Is marching band a sport?


Photo by Thea Wang

Junior Vicky Yang, a color guard captain, practicing right before the homecoming game performance. In the past months leading up to the homecoming football game, color guard put in a lot of effort in order to throw a splendid performance. They started practices along with hornline two weeks before school even started so that they could learn and perfect their techniques.

Suchita Hadimani, Staff Writer

The time has come to answer the age old question: is marching band a sport?

A sport is defined by Oxford dictionary as, “an activity involving physical exertion and skill in which an individual or team competes against another or others for entertainment.”

Marching band meets all of these criteria. For one thing, it is just as physically taxing as any other conventional sport. In marching band, participants have to march with their shoulders always facing the front (unless they are turned back field) which means their upper bodies have to face the front while their lower bodies have to twist in the direction they wish to go in. This may sound easy, but it is actually difficult and uncomfortable. Posture is also very important in having a tall, forward presence. In addition to maintaining posture, they have to create various formations, which takes lots of practice. Shows are usually ten minutes long, and they  require a lot of stamina as well as the ability to sustain a good posture and marching technique. Most marchers end up sweating after a show simply because of the physical intensity of the activity.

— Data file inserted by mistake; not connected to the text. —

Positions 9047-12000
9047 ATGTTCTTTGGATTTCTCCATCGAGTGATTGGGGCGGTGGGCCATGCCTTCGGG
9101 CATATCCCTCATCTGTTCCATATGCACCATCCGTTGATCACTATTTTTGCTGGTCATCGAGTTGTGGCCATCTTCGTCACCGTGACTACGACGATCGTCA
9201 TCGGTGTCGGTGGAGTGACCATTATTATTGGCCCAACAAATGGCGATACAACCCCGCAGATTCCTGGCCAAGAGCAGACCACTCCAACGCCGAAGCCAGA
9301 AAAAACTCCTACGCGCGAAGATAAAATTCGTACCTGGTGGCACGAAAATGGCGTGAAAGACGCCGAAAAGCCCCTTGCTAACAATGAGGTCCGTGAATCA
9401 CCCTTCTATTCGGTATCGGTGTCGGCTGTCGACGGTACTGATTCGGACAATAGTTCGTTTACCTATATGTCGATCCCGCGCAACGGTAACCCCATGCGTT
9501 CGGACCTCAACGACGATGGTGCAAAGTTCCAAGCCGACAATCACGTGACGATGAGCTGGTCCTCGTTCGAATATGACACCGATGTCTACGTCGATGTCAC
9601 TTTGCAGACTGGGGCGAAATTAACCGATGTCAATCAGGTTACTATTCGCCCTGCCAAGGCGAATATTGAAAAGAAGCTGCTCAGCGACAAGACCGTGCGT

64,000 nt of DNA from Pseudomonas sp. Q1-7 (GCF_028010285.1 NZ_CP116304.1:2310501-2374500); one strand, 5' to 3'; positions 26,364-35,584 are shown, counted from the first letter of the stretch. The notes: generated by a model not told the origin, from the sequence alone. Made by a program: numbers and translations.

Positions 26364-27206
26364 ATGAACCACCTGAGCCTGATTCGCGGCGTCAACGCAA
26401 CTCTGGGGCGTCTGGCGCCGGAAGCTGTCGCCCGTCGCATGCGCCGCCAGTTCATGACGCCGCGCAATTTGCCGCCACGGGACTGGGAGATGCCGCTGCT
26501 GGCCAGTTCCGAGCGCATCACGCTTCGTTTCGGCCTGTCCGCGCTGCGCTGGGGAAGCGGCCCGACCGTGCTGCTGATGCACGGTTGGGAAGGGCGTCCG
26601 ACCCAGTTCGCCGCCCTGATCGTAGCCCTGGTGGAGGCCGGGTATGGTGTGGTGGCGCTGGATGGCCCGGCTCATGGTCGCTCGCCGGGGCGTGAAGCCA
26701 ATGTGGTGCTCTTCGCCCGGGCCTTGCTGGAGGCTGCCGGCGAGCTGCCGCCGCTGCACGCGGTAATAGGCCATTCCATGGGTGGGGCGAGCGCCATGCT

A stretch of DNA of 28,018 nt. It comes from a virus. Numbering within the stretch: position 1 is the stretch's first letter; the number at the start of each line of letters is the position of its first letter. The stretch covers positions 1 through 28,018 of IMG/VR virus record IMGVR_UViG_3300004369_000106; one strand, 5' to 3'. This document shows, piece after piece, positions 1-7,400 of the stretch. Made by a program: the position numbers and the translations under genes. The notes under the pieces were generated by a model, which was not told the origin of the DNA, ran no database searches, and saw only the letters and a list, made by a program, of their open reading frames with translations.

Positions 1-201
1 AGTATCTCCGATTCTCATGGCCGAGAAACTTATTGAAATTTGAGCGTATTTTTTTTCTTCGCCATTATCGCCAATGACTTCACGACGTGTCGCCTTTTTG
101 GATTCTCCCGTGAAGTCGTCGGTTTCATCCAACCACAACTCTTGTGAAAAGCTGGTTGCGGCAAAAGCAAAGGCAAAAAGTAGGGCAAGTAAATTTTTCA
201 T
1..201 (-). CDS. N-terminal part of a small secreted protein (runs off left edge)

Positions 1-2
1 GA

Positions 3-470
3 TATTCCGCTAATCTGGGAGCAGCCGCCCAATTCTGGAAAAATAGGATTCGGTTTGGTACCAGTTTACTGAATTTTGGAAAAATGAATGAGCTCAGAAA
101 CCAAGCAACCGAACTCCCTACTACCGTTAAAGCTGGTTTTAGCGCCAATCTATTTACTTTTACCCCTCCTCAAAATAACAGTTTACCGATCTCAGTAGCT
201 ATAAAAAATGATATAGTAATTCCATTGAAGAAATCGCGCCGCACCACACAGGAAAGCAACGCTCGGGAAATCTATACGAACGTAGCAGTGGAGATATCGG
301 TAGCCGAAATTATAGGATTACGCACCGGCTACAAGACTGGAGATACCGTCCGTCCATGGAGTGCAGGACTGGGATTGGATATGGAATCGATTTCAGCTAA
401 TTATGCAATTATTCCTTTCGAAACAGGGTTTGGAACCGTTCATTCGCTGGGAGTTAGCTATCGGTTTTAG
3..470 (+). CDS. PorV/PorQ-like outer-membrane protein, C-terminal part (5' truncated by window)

The struggle does not end at marching. What makes marching band truly difficult is the fact that one has to march while  playing an instrument. Carrying heavy instruments like the contra and sousaphone is a huge pain, and makes marching  more taxing than it already is. Even for those with light weight instruments, playing and marching is tough because they have to blow into their instruments to make music instead of using the air for themselves. To make the song sound beautiful and lyrical, one must control his/her breath , which is challenging because your body might need air at points where it may not be optimal to breathe in musically. It takes real skill to be in marching band.

The colour guard is another part of marching band which requires just as much skill, if not more. . If you think throwing, spinning, and catching a six-foot pole is easy, you may want to think again. The guard not only spins flags, they also dance and perform complicated choreography to enhance the theme of the show.

Marching band is just as competitive as other sports, competing against schools in the area as well as schools across the country in Bands Of America competitions. In the past competition, Jefferson marching band placed 6th out of 20th.

Marching band is entertaining to audience members as they create mesmerizing formations and playing wonderful music. Props, backdrops, and colour guard all make the performance fun and captivating to watch. Additionally, marching fits into the definition of a sport, thus fitting it into the category of sports.